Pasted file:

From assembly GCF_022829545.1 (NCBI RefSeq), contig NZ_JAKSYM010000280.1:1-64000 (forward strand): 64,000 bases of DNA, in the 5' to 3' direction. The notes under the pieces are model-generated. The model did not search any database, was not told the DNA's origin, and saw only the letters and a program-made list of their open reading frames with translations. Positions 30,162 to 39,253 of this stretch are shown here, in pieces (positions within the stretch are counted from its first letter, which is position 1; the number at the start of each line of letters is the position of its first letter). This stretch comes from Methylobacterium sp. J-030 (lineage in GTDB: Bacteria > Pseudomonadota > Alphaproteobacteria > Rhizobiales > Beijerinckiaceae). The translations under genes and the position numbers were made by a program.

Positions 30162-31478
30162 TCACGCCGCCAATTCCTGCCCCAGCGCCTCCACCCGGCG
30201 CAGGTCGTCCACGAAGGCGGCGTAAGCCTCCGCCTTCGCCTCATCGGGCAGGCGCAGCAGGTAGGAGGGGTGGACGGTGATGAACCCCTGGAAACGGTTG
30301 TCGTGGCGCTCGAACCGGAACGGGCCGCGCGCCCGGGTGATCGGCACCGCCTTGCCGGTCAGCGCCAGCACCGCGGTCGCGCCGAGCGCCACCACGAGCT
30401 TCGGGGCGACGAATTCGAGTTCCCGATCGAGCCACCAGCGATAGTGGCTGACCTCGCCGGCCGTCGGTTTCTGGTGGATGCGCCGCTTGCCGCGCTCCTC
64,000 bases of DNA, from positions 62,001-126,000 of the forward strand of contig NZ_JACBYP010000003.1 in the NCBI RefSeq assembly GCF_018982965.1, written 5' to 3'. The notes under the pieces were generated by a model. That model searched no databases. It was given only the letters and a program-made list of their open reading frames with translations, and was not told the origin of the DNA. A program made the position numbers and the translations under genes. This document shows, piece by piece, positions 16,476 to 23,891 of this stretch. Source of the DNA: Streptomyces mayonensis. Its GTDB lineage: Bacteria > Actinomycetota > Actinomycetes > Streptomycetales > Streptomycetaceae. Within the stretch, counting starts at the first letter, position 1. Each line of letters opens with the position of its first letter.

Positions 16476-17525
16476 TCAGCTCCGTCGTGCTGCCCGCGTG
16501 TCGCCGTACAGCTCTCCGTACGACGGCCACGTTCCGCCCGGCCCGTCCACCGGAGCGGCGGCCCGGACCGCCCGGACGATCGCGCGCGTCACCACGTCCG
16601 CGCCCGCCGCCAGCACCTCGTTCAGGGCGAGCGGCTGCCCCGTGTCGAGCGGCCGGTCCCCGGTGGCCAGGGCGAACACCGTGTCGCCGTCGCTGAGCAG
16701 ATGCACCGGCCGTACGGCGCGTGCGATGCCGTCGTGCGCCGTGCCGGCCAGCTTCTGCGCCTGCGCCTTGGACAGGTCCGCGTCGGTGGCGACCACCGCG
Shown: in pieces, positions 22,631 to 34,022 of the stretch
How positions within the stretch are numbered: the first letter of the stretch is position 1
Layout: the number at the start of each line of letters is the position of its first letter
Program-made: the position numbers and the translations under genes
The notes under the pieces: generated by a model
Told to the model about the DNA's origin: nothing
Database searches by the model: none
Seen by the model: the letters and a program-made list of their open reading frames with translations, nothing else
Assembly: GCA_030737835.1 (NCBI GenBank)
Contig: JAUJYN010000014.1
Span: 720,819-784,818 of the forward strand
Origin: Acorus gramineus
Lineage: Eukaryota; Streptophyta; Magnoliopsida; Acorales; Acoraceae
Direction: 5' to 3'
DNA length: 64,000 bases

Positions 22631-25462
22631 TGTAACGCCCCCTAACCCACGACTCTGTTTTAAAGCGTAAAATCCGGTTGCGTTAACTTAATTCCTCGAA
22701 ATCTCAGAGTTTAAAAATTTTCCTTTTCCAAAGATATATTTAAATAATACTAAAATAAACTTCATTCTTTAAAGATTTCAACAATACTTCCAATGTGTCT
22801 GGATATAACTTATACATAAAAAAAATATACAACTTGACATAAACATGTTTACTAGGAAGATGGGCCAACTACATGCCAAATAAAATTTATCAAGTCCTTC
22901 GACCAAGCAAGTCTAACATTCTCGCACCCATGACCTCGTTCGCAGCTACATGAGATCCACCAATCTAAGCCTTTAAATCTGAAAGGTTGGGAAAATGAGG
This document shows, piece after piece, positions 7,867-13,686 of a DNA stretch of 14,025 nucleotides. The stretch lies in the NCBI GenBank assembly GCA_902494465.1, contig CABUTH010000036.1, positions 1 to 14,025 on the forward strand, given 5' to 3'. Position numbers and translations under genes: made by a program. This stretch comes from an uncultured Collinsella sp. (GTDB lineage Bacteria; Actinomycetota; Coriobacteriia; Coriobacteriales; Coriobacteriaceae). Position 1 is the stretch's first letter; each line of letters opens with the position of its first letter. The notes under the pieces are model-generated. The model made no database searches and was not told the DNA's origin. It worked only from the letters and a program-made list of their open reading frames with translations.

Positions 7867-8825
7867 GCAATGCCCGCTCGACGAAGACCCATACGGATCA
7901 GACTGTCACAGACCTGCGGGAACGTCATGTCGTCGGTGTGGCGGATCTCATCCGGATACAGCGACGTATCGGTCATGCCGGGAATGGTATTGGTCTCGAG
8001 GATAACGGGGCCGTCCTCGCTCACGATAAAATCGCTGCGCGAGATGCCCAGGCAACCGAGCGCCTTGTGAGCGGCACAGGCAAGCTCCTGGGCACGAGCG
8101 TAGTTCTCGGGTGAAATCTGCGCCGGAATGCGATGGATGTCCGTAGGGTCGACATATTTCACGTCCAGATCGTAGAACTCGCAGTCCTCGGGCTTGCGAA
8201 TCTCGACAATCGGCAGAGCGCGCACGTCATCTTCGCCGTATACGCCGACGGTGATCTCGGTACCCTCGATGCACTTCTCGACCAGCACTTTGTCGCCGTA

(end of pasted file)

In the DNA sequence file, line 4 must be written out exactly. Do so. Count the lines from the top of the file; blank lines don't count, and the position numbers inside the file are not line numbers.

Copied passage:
30201 CAGGTCGTCCACGAAGGCGGCGTAAGCCTCCGCCTTCGCCTCATCGGGCAGGCGCAGCAGGTAGGAGGGGTGGACGGTGATGAACCCCTGGAAACGGTTG